I hope that these figures change. In the world of private pilots there do seem to be a few more women learning than there were five years ago. But, learning to fly is undoubtedly an expensive process. In the UK it will cost around £25,000 to train and get your licence on an R22 . You can then do a rating on the R44 to get the benefit of a bit more power and the two back seats. The time taken will be a minimum of 45 hours in the air which is more likely to become about 75 hours. This greater number of hours is normally a result of people learning part time. Achieving a reliable hover can take 10 hours and it is trickier to burn in the muscle memory pathways if you only get in a aircraft for a couple of hours once a week.
My anecdotal evidence of men in the hangar is they tend to be personally successful, often self made. The decision to learn to fly has a multiplicity of reasons but it is a project more usually undertaken by the 40+ age group. There are plenty of successful women with the resources to learn to fly but aviation just doesn’t seem to hold the fascination it does for men which is a pity.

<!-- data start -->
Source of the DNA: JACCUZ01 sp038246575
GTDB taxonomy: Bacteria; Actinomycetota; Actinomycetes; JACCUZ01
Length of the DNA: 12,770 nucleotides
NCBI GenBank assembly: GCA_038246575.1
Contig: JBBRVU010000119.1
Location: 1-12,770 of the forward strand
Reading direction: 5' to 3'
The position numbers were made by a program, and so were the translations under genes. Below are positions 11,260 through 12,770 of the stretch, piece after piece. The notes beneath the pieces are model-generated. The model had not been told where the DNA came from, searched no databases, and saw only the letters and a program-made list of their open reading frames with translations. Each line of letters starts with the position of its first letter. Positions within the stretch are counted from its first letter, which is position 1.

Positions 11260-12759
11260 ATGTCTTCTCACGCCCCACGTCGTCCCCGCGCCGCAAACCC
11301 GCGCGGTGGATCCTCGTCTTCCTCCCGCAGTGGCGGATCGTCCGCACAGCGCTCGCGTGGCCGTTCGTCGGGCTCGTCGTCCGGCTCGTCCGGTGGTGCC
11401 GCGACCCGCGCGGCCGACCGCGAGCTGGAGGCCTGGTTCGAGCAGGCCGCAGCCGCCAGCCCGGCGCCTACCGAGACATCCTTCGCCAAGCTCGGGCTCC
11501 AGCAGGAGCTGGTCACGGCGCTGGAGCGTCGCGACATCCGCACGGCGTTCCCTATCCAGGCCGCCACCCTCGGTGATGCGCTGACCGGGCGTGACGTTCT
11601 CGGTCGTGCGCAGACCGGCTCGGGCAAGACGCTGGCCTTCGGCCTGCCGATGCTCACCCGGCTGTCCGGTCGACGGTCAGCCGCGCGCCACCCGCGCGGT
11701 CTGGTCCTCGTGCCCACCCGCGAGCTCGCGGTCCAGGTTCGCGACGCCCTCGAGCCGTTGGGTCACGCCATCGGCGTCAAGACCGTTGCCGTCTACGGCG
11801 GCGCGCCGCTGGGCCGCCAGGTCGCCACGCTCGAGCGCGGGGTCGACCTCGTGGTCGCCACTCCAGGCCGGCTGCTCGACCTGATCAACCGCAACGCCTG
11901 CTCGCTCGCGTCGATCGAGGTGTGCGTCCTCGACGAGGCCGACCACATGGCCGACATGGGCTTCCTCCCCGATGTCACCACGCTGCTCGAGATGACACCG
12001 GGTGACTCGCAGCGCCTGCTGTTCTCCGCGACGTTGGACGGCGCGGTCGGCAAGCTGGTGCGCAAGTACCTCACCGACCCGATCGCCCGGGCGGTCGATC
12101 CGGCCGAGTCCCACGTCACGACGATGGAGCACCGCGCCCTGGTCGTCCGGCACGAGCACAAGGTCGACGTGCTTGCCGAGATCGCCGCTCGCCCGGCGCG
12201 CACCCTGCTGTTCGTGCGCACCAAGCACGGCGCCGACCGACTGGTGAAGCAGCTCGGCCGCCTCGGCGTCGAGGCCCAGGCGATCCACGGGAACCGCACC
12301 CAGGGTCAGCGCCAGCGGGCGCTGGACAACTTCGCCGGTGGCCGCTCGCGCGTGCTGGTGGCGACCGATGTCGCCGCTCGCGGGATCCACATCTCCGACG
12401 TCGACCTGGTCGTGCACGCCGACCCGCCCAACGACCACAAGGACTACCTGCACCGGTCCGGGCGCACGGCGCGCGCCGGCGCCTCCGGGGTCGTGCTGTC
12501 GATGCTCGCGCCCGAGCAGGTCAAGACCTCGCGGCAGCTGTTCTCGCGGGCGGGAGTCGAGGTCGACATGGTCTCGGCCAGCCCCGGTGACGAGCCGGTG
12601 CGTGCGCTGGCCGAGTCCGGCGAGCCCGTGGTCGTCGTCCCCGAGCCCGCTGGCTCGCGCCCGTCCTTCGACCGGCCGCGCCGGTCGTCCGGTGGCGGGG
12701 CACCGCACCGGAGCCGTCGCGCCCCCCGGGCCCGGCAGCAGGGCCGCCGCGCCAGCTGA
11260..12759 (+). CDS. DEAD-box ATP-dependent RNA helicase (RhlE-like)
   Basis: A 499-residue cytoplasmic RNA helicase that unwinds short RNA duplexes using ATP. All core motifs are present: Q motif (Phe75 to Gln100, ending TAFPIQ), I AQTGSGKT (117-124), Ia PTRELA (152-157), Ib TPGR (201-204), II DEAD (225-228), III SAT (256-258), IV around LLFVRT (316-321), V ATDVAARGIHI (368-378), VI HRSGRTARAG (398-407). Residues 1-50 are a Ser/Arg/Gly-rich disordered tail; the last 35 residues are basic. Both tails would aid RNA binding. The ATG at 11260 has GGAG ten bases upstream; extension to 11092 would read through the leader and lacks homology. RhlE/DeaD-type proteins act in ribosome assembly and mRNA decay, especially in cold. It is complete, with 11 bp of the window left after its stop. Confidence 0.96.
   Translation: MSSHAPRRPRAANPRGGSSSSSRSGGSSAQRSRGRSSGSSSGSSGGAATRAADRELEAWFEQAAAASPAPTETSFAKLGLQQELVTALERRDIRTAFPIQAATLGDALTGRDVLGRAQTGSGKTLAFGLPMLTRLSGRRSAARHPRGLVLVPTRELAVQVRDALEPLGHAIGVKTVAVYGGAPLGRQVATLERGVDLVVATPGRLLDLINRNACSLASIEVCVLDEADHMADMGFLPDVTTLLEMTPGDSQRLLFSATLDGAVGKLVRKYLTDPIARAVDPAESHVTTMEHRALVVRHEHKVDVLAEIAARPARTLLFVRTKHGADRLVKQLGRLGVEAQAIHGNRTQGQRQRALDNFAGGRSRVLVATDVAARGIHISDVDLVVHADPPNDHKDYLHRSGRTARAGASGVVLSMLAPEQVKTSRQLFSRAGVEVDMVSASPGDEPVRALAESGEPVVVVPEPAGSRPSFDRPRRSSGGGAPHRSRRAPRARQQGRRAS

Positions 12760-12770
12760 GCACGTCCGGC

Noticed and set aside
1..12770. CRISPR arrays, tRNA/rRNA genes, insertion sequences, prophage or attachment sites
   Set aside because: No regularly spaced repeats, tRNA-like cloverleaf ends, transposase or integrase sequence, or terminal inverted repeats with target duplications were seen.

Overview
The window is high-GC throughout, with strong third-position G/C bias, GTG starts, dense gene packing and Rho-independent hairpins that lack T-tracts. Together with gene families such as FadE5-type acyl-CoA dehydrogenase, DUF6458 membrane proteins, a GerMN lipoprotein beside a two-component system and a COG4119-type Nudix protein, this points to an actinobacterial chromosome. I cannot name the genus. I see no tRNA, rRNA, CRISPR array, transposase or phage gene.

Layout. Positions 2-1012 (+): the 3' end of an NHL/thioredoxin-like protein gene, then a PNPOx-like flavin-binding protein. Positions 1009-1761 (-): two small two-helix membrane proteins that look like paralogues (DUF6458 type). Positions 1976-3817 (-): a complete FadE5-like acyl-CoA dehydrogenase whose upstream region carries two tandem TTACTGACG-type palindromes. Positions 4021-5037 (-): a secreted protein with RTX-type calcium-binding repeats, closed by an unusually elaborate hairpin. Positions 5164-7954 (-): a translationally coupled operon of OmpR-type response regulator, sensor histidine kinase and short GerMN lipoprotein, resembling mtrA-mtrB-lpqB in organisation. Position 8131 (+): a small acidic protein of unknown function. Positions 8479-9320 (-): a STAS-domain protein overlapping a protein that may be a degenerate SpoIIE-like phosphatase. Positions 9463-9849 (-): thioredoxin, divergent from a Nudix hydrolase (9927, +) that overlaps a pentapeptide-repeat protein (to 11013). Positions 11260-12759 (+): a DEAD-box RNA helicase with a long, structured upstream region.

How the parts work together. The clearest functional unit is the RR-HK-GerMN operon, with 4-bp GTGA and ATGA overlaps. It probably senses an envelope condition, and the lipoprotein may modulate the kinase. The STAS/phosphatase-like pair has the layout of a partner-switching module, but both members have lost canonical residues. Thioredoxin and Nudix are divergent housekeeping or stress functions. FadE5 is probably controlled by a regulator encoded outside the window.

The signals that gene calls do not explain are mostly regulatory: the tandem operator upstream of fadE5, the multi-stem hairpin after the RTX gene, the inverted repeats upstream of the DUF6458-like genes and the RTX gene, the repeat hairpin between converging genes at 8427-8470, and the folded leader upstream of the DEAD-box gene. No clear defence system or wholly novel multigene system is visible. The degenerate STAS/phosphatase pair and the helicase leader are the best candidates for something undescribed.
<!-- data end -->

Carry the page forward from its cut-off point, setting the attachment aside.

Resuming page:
For women wanting to get a commercial licence there are a number of groups that actively promote women in aviation. Getting someone else to pay for your licence is a great way to encourage more people to get into flying. Helicentre Aviation Ltd offer professional training scholarships and sponsorship. There are also scholarships available in the US in Texas. The Whirly-girls which has been established as a forum to encourage female helicopter pilots has its own scholarship programmes which are awarded yearly. Women Of Aviation Worldwide Week is a global outreach initiative that takes place annually during the week of March 8, anniversary date of the world’s first female pilot license since 1910 and International Women’s Day since 1914. Women of Aviation Week takes place every year in March to encourage and publicise women in aviation. There is also Women in Aviation International which has a large membership and awards scholarships. In the UK the British Woman’s Pilots association exists to support women who fly or who are learning to fly, and to encourage participation in aviation by women who have yet to try it. However, apart from the Whirly-girls all these organisations are primarily aimed at fixed wing pilots it seems that the rotary is always going to be in the minority.